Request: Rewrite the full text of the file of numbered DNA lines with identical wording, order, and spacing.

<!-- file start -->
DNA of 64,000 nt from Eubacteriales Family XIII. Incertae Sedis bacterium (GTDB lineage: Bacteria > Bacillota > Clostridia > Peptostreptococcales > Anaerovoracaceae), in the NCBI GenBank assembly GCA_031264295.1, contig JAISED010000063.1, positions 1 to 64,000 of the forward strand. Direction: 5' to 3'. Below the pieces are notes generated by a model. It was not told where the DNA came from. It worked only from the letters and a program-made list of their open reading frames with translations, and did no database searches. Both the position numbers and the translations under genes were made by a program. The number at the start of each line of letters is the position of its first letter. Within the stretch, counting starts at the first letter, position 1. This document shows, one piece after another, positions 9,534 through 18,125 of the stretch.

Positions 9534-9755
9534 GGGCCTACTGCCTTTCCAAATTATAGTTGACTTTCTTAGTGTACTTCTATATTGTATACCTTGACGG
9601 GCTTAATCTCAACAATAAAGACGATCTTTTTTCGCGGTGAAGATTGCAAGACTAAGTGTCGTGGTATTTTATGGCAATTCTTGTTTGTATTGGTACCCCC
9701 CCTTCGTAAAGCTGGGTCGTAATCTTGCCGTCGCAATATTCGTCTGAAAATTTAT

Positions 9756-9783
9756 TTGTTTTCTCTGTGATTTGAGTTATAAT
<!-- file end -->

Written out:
DNA of 64,000 nt from Eubacteriales Family XIII. Incertae Sedis bacterium (GTDB lineage: Bacteria > Bacillota > Clostridia > Peptostreptococcales > Anaerovoracaceae), in the NCBI GenBank assembly GCA_031264295.1, contig JAISED010000063.1, positions 1 to 64,000 of the forward strand. Direction: 5' to 3'. Below the pieces are notes generated by a model. It was not told where the DNA came from. It worked only from the letters and a program-made list of their open reading frames with translations, and did no database searches. Both the position numbers and the translations under genes were made by a program. The number at the start of each line of letters is the position of its first letter. Within the stretch, counting starts at the first letter, position 1. This document shows, one piece after another, positions 9,534 through 18,125 of the stretch.

Positions 9534-9755
9534 GGGCCTACTGCCTTTCCAAATTATAGTTGACTTTCTTAGTGTACTTCTATATTGTATACCTTGACGG
9601 GCTTAATCTCAACAATAAAGACGATCTTTTTTCGCGGTGAAGATTGCAAGACTAAGTGTCGTGGTATTTTATGGCAATTCTTGTTTGTATTGGTACCCCC
9701 CCTTCGTAAAGCTGGGTCGTAATCTTGCCGTCGCAATATTCGTCTGAAAATTTAT

Positions 9756-9783
9756 TTGTTTTCTCTGTGATTTGAGTTATAAT